Got word of a new anthology coming out in the Wolf Creek series – they’ve thrown open the submissions to anyone within the Western Fictioneers, so I’m going to see if I can get my foot in the door with a short story. I like the books, and it would be nice to create a character and do some collaborative writing with these folks.
Here are some tips for submitting a story for an anthology:
Do your homework – see what’s already on the market from that publisher, see what other stories have made their anthologies, see what sort of thing they’re looking for before you start your own story.
Know the world – if you’re submitting for a shared-world anthology, do your homework there as well, and find out about their world. Read some of the other stories set there and some of the books already published. Show them that you understand the world they’ve created.
Do your best – a short story is harder for some people than writing a novel, so be sure you craft your best. Have a tight, logical plot with believable, sympathetic characters. Keep the action moving and don’t skimp on the emotion. Make sure the story flows, and that the ending is satisfying.
Do your editing – fine-tune your story until it purrs, then edit one more time for spelling and grammar. If your work has easily-spotted errors, it’s going straight into the circular file.
Follow submission guidelines – this should go without saying, but so often new writers will submit something totally unacceptable, or something the editors or publishers are just not interested in. Read the guidelines and follow them to the letter.
Have you had stories published in anthologies? What tips would you add to the list?
I’ve been writing for nearly thirty years now, and I think that qualifies me to give out a little advice. Here are a few of the tips and tricks I’ve learned over the years:
Keep a notebook with you – you can only store about seven things in your short-term memory at any time, and that for only 20 or 30 seconds at a time. If you don’t write that idea down, there’s little chance you’ll remember it by the end of a busy day. I like those little pen-and-notebook combos you find in the bookstore.
Write every day – if you slack off, it’s harder to get back into the habit, plus, the more you exercise your craft, the easier it becomes. You don’t have to produce a prodigious amount, but you need to be working on something daily.
Read – study your favorite authors and see how they do it, analyze your favorite books, and just absorb the craft by reading for relaxation!
Practice – especially when you’re having trouble with a project, try working some exercises, rather like keeping fit even if you’re not training for an athletic event. I’ve got some good links on the Writer’s Tips page for you to try out.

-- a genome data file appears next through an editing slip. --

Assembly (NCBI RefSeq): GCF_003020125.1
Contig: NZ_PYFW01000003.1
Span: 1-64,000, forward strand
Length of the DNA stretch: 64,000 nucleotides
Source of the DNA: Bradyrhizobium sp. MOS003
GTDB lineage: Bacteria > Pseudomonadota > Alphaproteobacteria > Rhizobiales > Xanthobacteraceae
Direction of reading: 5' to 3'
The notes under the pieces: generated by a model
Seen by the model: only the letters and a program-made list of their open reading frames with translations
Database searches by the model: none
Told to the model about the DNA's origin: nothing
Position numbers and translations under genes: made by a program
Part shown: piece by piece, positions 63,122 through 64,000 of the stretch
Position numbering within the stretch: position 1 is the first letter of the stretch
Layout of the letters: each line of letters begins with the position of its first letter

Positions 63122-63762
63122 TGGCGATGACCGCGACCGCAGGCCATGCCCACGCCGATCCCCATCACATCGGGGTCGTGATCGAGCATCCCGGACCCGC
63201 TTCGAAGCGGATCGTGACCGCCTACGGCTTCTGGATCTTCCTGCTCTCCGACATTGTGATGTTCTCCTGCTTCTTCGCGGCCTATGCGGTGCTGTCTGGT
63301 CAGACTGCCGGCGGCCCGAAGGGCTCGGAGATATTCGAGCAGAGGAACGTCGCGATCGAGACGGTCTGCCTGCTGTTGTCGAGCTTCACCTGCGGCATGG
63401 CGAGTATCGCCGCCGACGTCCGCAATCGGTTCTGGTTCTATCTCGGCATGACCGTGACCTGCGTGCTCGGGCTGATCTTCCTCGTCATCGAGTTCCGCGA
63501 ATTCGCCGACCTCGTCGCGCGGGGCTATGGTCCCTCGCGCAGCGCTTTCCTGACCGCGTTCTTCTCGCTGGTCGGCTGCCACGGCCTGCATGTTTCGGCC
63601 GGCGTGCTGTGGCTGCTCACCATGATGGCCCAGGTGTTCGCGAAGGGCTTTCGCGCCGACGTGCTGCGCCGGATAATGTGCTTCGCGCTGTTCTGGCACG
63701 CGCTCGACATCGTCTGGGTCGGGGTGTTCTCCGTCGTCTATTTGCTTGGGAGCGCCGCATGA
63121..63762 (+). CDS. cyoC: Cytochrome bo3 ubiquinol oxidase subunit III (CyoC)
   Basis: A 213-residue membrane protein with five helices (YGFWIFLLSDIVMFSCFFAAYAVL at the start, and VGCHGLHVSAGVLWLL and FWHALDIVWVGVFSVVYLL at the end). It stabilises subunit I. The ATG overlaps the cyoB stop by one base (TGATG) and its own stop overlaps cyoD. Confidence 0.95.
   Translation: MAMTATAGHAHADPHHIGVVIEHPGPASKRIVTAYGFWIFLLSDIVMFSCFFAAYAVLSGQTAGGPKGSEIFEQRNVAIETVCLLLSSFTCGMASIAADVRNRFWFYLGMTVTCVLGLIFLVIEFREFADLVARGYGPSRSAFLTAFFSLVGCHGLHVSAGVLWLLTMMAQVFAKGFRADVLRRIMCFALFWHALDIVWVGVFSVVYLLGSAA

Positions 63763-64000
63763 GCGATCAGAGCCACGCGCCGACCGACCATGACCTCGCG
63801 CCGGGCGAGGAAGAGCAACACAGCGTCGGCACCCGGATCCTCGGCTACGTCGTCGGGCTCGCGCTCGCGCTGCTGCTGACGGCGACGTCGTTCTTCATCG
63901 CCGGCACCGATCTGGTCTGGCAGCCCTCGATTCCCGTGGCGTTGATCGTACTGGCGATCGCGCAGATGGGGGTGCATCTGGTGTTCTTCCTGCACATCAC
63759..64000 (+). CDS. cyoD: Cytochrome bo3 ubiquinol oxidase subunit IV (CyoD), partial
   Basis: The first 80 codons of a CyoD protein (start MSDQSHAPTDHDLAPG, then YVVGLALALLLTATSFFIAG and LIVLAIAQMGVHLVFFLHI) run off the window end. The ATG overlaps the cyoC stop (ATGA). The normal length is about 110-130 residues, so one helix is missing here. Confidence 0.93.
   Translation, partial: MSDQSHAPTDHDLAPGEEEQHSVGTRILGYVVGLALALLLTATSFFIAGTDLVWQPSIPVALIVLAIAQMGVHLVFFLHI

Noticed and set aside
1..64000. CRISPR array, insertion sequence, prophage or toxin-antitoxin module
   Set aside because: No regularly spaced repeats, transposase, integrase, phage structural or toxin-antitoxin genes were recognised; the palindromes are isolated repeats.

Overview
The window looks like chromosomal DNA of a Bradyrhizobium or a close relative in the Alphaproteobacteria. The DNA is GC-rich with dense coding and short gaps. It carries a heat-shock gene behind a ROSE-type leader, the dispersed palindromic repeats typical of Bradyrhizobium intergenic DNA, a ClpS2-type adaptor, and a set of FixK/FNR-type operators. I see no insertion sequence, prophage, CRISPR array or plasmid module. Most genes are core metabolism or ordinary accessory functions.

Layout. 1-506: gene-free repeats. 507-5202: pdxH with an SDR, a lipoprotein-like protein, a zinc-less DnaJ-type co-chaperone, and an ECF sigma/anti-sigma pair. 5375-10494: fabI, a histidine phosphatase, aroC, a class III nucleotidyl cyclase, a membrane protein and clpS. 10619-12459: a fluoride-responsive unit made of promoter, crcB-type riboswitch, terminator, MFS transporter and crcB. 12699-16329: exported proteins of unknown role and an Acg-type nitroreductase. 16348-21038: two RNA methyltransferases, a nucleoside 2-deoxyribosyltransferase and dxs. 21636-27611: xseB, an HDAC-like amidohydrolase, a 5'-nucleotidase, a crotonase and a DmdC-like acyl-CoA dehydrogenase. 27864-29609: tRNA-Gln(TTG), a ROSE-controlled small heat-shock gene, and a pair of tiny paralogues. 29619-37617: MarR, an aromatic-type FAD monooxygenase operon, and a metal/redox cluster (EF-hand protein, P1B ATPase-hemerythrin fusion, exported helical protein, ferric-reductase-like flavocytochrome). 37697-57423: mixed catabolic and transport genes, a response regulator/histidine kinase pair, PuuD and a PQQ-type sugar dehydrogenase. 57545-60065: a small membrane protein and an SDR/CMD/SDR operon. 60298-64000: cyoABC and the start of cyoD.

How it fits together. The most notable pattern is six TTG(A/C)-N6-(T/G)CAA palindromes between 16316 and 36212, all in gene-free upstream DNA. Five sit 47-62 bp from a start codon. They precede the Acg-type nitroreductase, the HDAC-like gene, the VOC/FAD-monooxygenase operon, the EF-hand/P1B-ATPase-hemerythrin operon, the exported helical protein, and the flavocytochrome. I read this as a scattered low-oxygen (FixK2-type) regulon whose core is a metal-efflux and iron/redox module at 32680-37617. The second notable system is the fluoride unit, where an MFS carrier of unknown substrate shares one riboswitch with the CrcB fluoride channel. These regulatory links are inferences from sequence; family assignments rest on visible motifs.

Work at your most creative time – if you’re a morning person, try getting up an hour earlier and writing before you head off to your job; if you’re a night owl, try staying up a little later for the same reason. Do your most creative work at your most productive time, if that’s possible.
Keep track of your progress – check your daily and weekly page counts or word counts, make colorful charts and graphs, or just keep a running total so you can see how far you’ve come. Keeping track helps motivate you, and it also keeps you from that “this is going nowhere” thinking which strikes us all during a project.
Learn the language – if you need to, take a good basic English class, or invest in a copy of The Elements of Style and learn proper grammar, spelling, and punctuation.
Carve out a space – have a spot in your home that is just for your writing. Having an “office,” no matter how small, gears your mind up to work when you settle into that space.
Know when to let go – you should edit your work at least three times before submitting it to an editor or agent. If you’re self-publishing, you should hire a professional editor to fine-tune it after your third proof-read. Producing poor-quality work with lots of errors gives readers the impression that you’re a slip-shod writer who doesn’t care about quality, and they’re less likely to look for your name when they’re looking for a good read.
Remember, the first draft is supposed to be crap – don’t agonize over your writing. Just get it down, then you can go back to edit later. One of my writing teachers puts it another way: first, get the dirt out of the hole, then worry about shaping the well.
Start with this basic structure, and you can build a solid writing career.